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Harry L. Fogleman The Billy Sunday of Business Figure Gatling Gun Fogleman A man who has trained more salesmen and delivered more ginger talks in more business institutions than probably any other man in America. Harry L. Fogleman, salesman and teacher of salesmen, who once put over a $92,500 order and has helped to close others involving as high as $625,000 (for locomotives,) besides inspiring deals that it is safe to say have run into millions, was formerly the Reverend H. L. Fogleman of Allentown, Pennsylvania, where he was pastor of Christ Reformed Church from 1901 to 1907. (Incidentally that church had a membership of 75 when he took charge and 800 when he resigned, from which it is evident that Fogleman was a successful salesman even then, and knew uncommonly well how to gain and hold profitable patrons for his house. ) For that matter, he has never left the pulpit, in a sense, and he is preaching today to an infinitely greater audience a message that is sorely needed and much more vital and effective because it is concentrated, and because its local applications go right to the spot —to every weak and painful spot of business ethics and community life. This highly paid and high-powered business revivalist is not particularly altitudinous as to stature, but some tall stories could be told about his endurance, as a recent Chautauqua feat may well suggest. (And, speaking of that same stunt of following the Redpath of glory around the circuit, it is a fact that Fogleman got more publicity than Creatore's Band—to say nothing of William Jennings Bryan, himself, both of them having appeared on the program with him.) Indeed, there has been hardly a working day in the last fifteen years during which he has not delivered at least one lecture or conducted from one to three classes in Salesmanship and the Science of Business. Fogleman Rebuilt Himself There was a time, too, when Fogleman was physically a down-and-outer, headed for the scrap-heap with the throttle wide open. But when I discovered the nine laws of health, he tells us, and began to do those nine things right, I practically rebuilt myself into a new man, so that I have been able to do more in the last ten or twelve years than I had accomplished during the preceding twenty years. A negative thought, he affirms, is a poison as deadly as arsenic and will bring about a corresponding physical condition. Every morning now when I wake up I think positive thoughts and talk aloud to myself, and say, 'Fogleman, that was a good night's rest, now get up, get out, and get to it;' and if Fogleman doesn't get up I get him by the nape of the neck and kick him out of bed. I'm all right, but Fogleman is wrong. Fogleman is the man who had me down and out twelve years ago. Some time ago Fogleman didn't want to sleep; two o'clock came, three o'clock came, and he was still tossing about, and at three o'clock in the morning I made him get up and dress and ran him around the block until he almost cried to go to sleep. Now when his head hits the pillow he goes into dreamland because he hates to get up at three o'clock in the morning and dress and run around the block. Interests Officials and Employes Alike It is this driving power of the man, this ability to speak with authority to others because he has first spoken with authority to himself — and has got results — that rounds out his intellectual mastery of his subject and holds the attention of the industrial tarpons as well as the minnows; consequently, when he conducts classes in a great organization — and he has taught the Science of Business in such concerns as the Standard Oil Company, the Ford Automobile Company, the Chicago & Alton Railroad Company, Thomas Cusack & Company, and others of like standing — the officials and heads of departments are as glad to listen to him as are their most eager employes.[sic employees] No topic ever looks quite the same after Fogleman has taken it down from the shelf, breathed on it and rubbed it up. In other words, Fogleman wouldn't be happy if he had to call a spade nothing more than a plain, poverty-stricken spade. He passes on and particularizes. He isn't content merely to say something and let it go at that. He knows our weaknesses, and how easily an idea is deflected when it impinges on the average skull; therefore, he takes pains to make each point in several of the well-known 57 varieties, and one of them at least is pretty sure to prove unforgettable. Fogleman is the genuine article and the last word in staccato deliveries. No legato for him — nothing of the flow-gently-sweet-Afton school of utterance. But what a wonderful verbal cutting and stamping machine he has perfected! From the President of the United States down to the most humble street sweeper in any city in the land, every man is engaged in selling something. Salesmanship is the bed-rock of all business. Fogleman proves it. He is coming into this community to help business institutions — employer and employe [sic employee]alike — men, women and children . This Page Will Sell You Fogleman If we are to believe the wildly enthusiastic reports picked from city papers all over the United States, Harry L. Fogleman combines the high spots that have made famous Billy Sunday, George M. Cohan, Robert E. Sheldon, Orrison S. Marden, Herbert Kaufman, Elbert Hubbard and the book agent who sold the Methodist minister an unexpurgated edition of de Maupassant. Here are a few of these comments: Newberry, S. C., Observer —There was not an idle word among the many thousands he spoke; not a weak point in the whole talk; no repetition; not a dull minute. There is no telling what a stimulus this lecture has been to Newberry—to her business men and her workers in every department of industry. Tacoma, Wash., Daily Ledger —He proved a finished orator, delivering his message with such speed that a stenographer who attempted to record his remarks gave up with a gasp in the first chapter. His address was a remarkable portrayal of the ideals, ethics and qualities that go toward business success. Salisbury, N. C., Post —Fogleman exceeded the speed limit every minute of his allowed time and only once said, Please excuse my dust. Birmingham, Ala., Ledger — Gatling Gun Fogleman sold something to an enthralled and hypnotized audience. He sold them the brand new faculty of regarding business no more as an orderly arrangement of cash register figures but as a wonderful science and a beautiful art, and an eternal clash of warm human impulses. Cairo, Ill., Herald —Before an audience composed largely of the men guiding the business destinies of this city, Fogleman poured forth such a volume of business wisdom, such a plethora of business maxims, such a wealth of absolutely unanswerable argument as has never before been heard in this city. Easton, Pa., Free Press —Fogleman is a Sheldon, Hubbard and Marden rolled into one. His self-lubricating, ball-bearing, non-skid facts were put across in a masterly manner and the results of his labor will be felt in this community long after he is forgotten. It was one of the greatest efficiency talks ever heard here. Greenville, S. C., Daily News —Fogleman has a lot of the pepperino and ginger of the Sundayesque deliverances. Battle Creek, Mich., Enquirer —Fogleman had a shot for every one of the 2000 people crowded in the tent. Short, pertinent sentences. Every word practical. Birmingham, Ala., News —Fogleman is a typical American, with ideas and thoughts and plans and suggestions which flow as uninterruptedly as one of Billy Sunday's assaults on the devil. This vivid, red-blooded, intensely interesting speaker talks in epigrammatic quick style. He propounds a serious suggestion with the same agility with which he springs in lighter vein a funny story. Paducah, Ky., Evening Sun —If the backers of the Paducah Chautauqua never perform more of a public service than putting Fogleman before the people of the city, they will have rendered a service of inestimable value. There is common sense, honesty and Christian virtue in Fogleman's doctrine. Strength to his arm and thanks to the people who made his presence here possible. Paducah business will reflect his influence for a long time to come. Columbia, Tenn., Herald —Every business man, every clerk, every professional man, every housekeeper in the community should have heard Fogleman. St. Joseph, Mo., Press — Go on, go on, cried the members of the Commerce Club. So Fogleman took off his coat and pitched in again, talking like mad and snapping out his statements with emphasis. Rome, Ga., Tribune-Herald —A rapid, incisive talker who knows what he wants to say and says it impressively. Mayor W. O. McIntire, Danville, Ky. — Fogleman delivered the greatest lecture I ever heard. He was previously unknown here, but today his name is on every tongue. If he should remain tonight two tents would not accommodate the audience.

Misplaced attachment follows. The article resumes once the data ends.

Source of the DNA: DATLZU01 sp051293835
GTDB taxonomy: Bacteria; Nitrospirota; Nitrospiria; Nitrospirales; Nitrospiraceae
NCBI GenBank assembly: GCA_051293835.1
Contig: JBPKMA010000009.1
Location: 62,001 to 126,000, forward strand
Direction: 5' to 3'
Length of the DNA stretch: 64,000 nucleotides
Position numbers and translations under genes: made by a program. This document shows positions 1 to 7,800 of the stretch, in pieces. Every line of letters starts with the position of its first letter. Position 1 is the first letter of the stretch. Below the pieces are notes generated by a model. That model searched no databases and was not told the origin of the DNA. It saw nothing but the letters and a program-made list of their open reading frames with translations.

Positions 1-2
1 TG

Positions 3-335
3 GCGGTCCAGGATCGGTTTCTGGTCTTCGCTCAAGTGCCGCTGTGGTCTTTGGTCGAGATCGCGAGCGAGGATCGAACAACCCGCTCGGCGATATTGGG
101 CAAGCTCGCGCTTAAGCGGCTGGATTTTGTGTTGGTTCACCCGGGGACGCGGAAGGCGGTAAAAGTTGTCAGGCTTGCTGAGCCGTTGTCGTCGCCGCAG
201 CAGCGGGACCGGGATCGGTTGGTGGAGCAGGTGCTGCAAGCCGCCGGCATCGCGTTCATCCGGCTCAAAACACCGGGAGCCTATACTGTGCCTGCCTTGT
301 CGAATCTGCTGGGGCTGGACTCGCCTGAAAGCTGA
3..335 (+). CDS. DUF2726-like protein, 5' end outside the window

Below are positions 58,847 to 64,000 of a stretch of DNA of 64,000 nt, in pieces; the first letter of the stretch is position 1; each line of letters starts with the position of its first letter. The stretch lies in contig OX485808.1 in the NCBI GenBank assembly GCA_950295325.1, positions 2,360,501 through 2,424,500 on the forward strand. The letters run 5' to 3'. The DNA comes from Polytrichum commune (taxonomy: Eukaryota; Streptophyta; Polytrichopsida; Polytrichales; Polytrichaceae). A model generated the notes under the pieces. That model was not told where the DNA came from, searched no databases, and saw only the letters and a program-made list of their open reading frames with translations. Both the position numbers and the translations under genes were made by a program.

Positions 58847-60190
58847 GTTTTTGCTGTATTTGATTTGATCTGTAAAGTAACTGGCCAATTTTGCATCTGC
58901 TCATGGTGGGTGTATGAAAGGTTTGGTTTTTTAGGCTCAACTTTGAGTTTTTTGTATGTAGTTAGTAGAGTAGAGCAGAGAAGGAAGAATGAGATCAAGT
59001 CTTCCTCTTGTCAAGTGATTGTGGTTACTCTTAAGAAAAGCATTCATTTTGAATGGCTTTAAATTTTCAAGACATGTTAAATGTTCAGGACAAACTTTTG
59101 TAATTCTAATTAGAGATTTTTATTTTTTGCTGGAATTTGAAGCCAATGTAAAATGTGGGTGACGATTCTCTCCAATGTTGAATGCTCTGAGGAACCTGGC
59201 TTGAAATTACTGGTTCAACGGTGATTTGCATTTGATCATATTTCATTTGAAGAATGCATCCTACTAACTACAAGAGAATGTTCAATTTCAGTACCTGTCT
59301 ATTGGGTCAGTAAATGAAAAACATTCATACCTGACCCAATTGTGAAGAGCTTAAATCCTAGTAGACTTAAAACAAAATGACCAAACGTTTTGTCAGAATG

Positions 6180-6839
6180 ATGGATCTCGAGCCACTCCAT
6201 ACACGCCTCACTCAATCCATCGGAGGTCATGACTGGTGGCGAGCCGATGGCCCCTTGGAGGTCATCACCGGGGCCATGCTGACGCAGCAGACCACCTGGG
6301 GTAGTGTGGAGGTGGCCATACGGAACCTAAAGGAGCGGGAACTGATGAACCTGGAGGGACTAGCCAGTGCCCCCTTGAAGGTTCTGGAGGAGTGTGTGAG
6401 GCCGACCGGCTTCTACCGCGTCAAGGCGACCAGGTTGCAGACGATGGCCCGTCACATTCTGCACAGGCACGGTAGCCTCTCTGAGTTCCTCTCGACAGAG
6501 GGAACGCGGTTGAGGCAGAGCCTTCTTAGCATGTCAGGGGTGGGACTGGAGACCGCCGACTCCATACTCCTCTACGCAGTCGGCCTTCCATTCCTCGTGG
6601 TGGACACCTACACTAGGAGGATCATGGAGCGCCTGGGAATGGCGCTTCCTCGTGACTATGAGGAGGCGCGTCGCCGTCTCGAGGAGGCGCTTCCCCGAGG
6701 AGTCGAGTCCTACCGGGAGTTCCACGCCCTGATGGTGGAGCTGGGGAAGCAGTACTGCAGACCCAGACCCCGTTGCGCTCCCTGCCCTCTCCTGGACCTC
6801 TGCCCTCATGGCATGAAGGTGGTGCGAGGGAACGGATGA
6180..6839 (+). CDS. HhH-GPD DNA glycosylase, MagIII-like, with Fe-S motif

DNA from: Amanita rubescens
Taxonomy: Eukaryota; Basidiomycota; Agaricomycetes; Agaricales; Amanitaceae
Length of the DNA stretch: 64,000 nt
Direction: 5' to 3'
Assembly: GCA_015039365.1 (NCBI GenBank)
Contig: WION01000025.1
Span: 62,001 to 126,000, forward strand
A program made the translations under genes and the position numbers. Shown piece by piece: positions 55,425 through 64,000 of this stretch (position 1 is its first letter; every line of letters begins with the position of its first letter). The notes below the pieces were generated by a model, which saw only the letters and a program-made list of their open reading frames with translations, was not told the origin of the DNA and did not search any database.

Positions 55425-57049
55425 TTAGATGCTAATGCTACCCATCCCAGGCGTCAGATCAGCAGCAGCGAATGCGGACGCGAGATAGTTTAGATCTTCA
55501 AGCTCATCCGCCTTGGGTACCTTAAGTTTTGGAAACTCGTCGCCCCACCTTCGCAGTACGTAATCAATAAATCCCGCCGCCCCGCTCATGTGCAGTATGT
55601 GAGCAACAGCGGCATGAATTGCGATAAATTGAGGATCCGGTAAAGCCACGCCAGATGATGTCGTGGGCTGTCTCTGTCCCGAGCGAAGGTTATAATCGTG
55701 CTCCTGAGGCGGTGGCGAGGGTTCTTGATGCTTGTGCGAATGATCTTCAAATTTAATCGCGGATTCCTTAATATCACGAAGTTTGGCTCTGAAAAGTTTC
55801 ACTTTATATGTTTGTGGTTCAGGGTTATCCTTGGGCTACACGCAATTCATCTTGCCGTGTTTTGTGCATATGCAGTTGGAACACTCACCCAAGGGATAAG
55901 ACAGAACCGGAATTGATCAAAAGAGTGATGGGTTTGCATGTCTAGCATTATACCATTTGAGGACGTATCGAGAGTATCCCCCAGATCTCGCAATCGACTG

|Title||Harry L. Fogleman: "The Billy Sunday of Business"|
|Topical Subject (LCSH)||
|Personal Name Subject||Fogleman, Harry L.|
|Digital Collection||Traveling Culture: Circuit Chautauqua in the Twentieth Century|
|Contributing Institution||University of Iowa. Libraries. Special Collections Dept.|
|Archival Collection||Redpath Chautauqua Collection|
|Rights Management||Educational use only, no other permissions given. U.S. and international copyright laws may protect this digital image. Commercial use or distribution of the image is not permitted without prior permission of the copyright holder.|
|Contact Information||Contact the Special Collections Dept. at The University of Iowa Libraries: http://www.lib.uiowa.edu/spec-coll/contact/index/|
|Number of Pages||4|
|Digitization Specifications||Scanned at 600 dpi, 32-bit color. Master image available in tiff format.|